Southern California at Arizona State
USC: 11-3, Arizona State 9-6
Kelsey Huff (gr., m), Claudia Shevitz (so., a), Olivia Dooley (jr., d), Isabelle Vitale (fr., a); ASU: Emily Glagolev (gr., a), Carley Adams (gr., a), Taylor Pinzone (gr., a), Zoe Mazur (jr., c)
There is a three-way logjam at the top of the standings of the Pac-12 Conference. Both USC and Arizona State are tied with Stanford with a record of 7-2. Thing is, a win here means that the team is going to have a bye into the May 5th semifinal. It’s likely that the loser of this game will have to play back-to-back to get into the Pac-12 title game. Interesting to note: Pinzone, a grad transfer from Northwestern, is the second-leading career goal scorer (520) of all time in the scholastic realm.

Northwestern at Maryland
Northwestern 13-2, Maryland 13-1
KEY PLAYERS: Northwestern:
Lauren Gilbert (gr., a), Erin Coykendall (jr., a), Jill Girardi (gr., m), Madison Doucette (sr., g); Maryland: Aurora Cordingley (gr., a)., Grace Griffin (gr., m), Shaylan Ahearn (jr., m), Hannah Leubecker (jr., a)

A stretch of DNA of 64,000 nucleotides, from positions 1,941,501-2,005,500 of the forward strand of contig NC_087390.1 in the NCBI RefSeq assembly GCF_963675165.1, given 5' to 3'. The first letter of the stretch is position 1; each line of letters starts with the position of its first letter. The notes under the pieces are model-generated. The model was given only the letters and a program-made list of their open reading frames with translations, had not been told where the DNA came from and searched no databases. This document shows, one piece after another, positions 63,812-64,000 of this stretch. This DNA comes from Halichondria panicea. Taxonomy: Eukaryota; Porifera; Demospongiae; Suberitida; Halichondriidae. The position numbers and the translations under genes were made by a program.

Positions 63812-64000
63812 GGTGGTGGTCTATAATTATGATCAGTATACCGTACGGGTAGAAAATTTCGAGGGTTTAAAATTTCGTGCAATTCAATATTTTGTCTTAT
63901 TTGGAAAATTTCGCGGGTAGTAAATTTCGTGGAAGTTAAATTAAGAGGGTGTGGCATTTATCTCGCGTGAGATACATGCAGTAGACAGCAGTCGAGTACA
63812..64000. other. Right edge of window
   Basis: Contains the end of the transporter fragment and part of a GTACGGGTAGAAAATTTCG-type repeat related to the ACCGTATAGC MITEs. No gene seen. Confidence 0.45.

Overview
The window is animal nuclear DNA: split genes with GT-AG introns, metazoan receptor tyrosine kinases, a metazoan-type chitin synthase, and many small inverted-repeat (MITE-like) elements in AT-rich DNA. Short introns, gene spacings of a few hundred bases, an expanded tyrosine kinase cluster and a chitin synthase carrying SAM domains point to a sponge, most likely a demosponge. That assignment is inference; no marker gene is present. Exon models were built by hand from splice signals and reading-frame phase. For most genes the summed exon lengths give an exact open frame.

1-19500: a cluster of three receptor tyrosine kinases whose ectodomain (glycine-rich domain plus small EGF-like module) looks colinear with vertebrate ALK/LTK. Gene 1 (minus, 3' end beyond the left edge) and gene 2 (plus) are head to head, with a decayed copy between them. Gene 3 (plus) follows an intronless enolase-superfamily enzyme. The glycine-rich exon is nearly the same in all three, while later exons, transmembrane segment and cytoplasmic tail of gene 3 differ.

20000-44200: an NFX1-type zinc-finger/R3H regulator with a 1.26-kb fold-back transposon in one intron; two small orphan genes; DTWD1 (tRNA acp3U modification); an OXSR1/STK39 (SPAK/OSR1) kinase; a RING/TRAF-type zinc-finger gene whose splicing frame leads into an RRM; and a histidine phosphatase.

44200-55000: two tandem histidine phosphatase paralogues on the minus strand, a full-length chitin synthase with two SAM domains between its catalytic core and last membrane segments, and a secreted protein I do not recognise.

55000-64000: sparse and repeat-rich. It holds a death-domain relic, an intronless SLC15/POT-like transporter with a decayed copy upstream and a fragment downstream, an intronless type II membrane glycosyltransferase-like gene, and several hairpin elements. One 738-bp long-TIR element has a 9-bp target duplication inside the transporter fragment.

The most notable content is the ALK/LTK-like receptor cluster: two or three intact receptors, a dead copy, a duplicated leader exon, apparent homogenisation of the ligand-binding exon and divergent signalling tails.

The talk this offseason was that Maryland was going to have to change what it was doing in order to be able to re-ascend to the championship level to which it was so accustomed. The Terps were aggressive in the portal, and have been equally aggressive in pushing the pace of play to the Sascha Newmarch and Sarah Forbes levels of the 1990s. The Terps are also mindful of the fact that Northwestern beat them three times last year, twice by 10-goal margins.

The College of New Jersey at Salisbury
TCNJ 11-1, Salisbury 11-2
Jennifer LaRocca (sr., a), Ally Tobler (so., aw), Anna Devlin (jr., c), Sabrina Phillips (jr., dw); Salisbury: Erin Scannell (jr., a), Caroline McKenna (sr., d), Lydia McNulty (gr., a), Emma Skoglund (gr., a)
Let’s look at a little history. Between 1985 and 2006, TCNJ made the Division III final 18 times, winning 13 titles. Between 2005 and 2021, Salisbury made the final nine times, winning four trophies including the 2021 title. These are two of the best women’s lacrosse programs in Division III history, but are both looking to make their own marks coming out of the pandemic. Right now, Salisbury is the No. 3 team in the most recent IWLCA poll, and the New Jersey Lions are sixth. I don’t think a loss by either team will hurt their NCAA chances much, but TCNJ last year was obligated to play three road games in Waterville, Maine in the NCAAs.